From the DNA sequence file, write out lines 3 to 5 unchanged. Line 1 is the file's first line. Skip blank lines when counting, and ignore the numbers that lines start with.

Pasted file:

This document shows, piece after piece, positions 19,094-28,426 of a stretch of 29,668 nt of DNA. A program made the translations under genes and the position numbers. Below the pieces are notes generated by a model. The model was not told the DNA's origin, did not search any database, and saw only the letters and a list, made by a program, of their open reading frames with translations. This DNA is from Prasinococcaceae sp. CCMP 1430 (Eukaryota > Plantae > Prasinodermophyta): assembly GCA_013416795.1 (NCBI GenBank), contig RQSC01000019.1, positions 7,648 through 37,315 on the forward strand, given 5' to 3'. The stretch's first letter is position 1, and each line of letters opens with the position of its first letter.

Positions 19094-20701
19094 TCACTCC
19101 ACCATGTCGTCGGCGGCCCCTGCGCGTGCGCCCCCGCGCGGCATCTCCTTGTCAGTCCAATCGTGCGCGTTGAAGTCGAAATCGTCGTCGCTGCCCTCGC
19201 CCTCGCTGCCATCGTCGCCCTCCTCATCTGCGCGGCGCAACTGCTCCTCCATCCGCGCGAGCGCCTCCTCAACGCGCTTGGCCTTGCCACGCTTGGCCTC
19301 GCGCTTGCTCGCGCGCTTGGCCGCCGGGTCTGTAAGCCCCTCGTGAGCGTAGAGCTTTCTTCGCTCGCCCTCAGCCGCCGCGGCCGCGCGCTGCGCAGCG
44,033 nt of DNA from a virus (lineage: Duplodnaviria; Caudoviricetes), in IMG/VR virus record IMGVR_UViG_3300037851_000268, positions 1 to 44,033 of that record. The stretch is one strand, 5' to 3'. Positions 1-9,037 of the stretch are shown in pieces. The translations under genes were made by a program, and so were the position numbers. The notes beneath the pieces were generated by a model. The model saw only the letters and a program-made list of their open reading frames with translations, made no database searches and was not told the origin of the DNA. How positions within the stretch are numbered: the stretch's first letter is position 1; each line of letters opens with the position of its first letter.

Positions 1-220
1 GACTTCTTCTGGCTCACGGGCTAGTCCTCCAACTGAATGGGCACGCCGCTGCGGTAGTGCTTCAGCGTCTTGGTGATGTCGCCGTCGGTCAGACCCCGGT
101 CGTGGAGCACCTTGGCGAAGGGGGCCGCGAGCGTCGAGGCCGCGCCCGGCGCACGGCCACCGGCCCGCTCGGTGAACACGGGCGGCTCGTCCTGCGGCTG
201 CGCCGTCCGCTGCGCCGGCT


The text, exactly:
19094 TCACTCC
19101 ACCATGTCGTCGGCGGCCCCTGCGCGTGCGCCCCCGCGCGGCATCTCCTTGTCAGTCCAATCGTGCGCGTTGAAGTCGAAATCGTCGTCGCTGCCCTCGC
19201 CCTCGCTGCCATCGTCGCCCTCCTCATCTGCGCGGCGCAACTGCTCCTCCATCCGCGCGAGCGCCTCCTCAACGCGCTTGGCCTTGCCACGCTTGGCCTC